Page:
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Biological Chemistry

Debut Of Prion-Free Cattle

Engineered calves may be immune to mad cow disease

by Bette Hileman
January 8, 2007 | A version of this story appeared in Volume 85, Issue 2

Credit: Hematech
Bulls on a farm in South Dakota were genetically engineered to be prion-free.
Credit: Hematech
Bulls on a farm in South Dakota were genetically engineered to be prion-free.

By genetically engineering a dozen calves to be free from the prion proteins that cause mad cow disease, an international team of scientists may have created animals that are immune to the fatal brain disorder, known as bovine spongiform encephalopathy (BSE) (Nature Biotech., DOI: 10.1038/nbt1271).

Researchers from the pharmaceutical research firm Hematech cultivated a colony of cattle cells in the lab and used a genetic engineering technique to knock out the gene that codes for the production of the prion protein. They then used a cloning technique—fusing the altered cells into the eggs of cows—to produce the calves. Tests later showed that the calves possess no prion proteins. Because BSE is caused by misfolded prion proteins, the calves are probably immune to BSE.

USDA's Agricultural Research Service (ARS) has studied eight of the cloned calves and found no apparent developmental abnormalities. "The cattle were monitored for growth and general health status from birth to 19 months of age. Mean birth weight and daily gain were both within the normal range," says Jürgen A. Richt, veterinarian at USDA's National Animal Disease Center in Ames, Iowa. Further testing will be done over the next three years.

"These cattle can help in the exploration and improved understanding of how prions function and cause disease, especially in relation to BSE," says ARS Administrator Edward B. Knipling. "This is indeed the first research to verify the production of healthy prion-free cattle," says Barbara Glenn, managing director of animal biotechnology at the Biotechnology Industry Organization.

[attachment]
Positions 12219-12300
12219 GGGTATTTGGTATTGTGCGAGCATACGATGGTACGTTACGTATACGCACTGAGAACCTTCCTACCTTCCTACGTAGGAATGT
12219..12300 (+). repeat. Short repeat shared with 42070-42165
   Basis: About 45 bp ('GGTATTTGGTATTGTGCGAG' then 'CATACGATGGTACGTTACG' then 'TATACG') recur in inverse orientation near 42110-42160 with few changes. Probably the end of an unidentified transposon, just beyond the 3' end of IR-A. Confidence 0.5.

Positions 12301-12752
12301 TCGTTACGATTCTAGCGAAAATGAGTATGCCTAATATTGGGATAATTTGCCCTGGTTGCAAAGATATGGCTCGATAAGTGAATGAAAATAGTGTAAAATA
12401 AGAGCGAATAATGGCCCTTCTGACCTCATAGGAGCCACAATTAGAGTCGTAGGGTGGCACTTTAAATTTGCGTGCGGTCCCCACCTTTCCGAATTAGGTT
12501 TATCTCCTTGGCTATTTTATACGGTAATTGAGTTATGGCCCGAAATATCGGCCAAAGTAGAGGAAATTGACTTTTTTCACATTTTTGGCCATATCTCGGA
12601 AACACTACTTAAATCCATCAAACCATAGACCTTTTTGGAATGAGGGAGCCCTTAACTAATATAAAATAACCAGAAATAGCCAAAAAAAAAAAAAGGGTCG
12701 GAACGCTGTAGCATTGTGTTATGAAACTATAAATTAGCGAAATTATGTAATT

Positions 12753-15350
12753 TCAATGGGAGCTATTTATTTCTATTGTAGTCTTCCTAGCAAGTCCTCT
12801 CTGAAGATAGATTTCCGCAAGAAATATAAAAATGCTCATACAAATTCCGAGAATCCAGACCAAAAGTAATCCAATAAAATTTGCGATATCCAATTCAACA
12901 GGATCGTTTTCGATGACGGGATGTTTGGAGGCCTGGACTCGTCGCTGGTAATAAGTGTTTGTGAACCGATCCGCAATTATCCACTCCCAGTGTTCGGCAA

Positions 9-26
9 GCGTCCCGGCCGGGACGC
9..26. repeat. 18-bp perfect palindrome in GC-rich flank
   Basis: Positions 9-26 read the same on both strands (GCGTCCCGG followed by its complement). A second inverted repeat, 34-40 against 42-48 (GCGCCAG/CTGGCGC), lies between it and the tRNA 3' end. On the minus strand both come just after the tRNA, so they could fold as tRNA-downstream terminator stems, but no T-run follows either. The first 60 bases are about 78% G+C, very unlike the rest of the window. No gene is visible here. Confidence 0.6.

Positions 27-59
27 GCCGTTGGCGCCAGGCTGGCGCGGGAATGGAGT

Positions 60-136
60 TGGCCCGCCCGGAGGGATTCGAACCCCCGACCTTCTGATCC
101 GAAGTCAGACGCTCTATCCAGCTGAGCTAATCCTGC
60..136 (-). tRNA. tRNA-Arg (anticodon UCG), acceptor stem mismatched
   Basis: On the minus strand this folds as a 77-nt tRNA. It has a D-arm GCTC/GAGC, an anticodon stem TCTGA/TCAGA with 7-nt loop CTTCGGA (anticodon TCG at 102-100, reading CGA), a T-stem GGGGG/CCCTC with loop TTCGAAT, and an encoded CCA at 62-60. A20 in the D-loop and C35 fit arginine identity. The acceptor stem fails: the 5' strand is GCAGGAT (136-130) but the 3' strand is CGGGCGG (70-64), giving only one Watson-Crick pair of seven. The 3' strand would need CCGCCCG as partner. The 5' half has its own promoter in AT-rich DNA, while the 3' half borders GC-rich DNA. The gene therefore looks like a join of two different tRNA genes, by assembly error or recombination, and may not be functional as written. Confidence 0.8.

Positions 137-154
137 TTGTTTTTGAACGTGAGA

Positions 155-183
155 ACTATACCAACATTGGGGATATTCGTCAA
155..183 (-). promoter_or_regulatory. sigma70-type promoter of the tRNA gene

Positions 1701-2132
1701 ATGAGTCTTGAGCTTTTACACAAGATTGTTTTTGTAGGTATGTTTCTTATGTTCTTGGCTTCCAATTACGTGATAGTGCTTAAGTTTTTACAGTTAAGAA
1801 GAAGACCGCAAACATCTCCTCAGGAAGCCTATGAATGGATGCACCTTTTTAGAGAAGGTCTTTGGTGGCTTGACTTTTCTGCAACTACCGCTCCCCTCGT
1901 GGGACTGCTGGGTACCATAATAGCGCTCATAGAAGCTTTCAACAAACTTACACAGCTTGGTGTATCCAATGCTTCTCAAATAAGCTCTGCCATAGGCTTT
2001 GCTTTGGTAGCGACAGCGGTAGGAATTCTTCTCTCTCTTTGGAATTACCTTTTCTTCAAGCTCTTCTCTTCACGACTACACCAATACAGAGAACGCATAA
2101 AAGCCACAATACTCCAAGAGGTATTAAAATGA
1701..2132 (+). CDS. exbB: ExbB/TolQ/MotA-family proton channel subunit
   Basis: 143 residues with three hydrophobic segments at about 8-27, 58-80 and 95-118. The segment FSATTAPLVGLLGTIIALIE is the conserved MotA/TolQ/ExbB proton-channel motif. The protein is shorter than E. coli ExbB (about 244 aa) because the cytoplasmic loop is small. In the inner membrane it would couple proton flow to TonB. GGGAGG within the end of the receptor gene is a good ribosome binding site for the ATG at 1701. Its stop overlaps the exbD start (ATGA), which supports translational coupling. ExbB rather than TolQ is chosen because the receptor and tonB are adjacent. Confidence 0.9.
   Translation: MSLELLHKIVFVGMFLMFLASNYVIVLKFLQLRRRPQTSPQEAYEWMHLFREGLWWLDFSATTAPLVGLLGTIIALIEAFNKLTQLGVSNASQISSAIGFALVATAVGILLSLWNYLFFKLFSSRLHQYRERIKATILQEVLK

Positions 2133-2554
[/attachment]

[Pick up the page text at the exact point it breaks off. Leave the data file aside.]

Brain tissue from two of the genetically engineered calves was exposed to misshapen (mad cow) prions in the lab, and the prions did not multiply as they do in normal brain tissue. Infective prions were also injected into the brains of five of the calves, and they are being observed for BSE symptoms. The results will not be known for at least six months, says Hematech President James M. Robl, who is a coauthor of the article.

The primary purpose of the research was to create BSE-immune cattle that could then be used to produce polyclonal antibodies ensured to be free from contamination with misshapen prions. The prion-free cattle could also be used for blood serum and plasma research and might eventually be approved to produce beef cattle free of BSE, Robl says.

This research may also help answer the question of whether normal prion proteins perform any vital functions in cattle. Previous studies suggest prions play a role in the immune system and memory.

Although only three cases of BSE have ever been found in the U.S., the cases have cut the U.S. beef export market in half. Eating BSE-infected beef can cause the neurodegenerative disorder Creutzfeldt-Jakob disease in humans.



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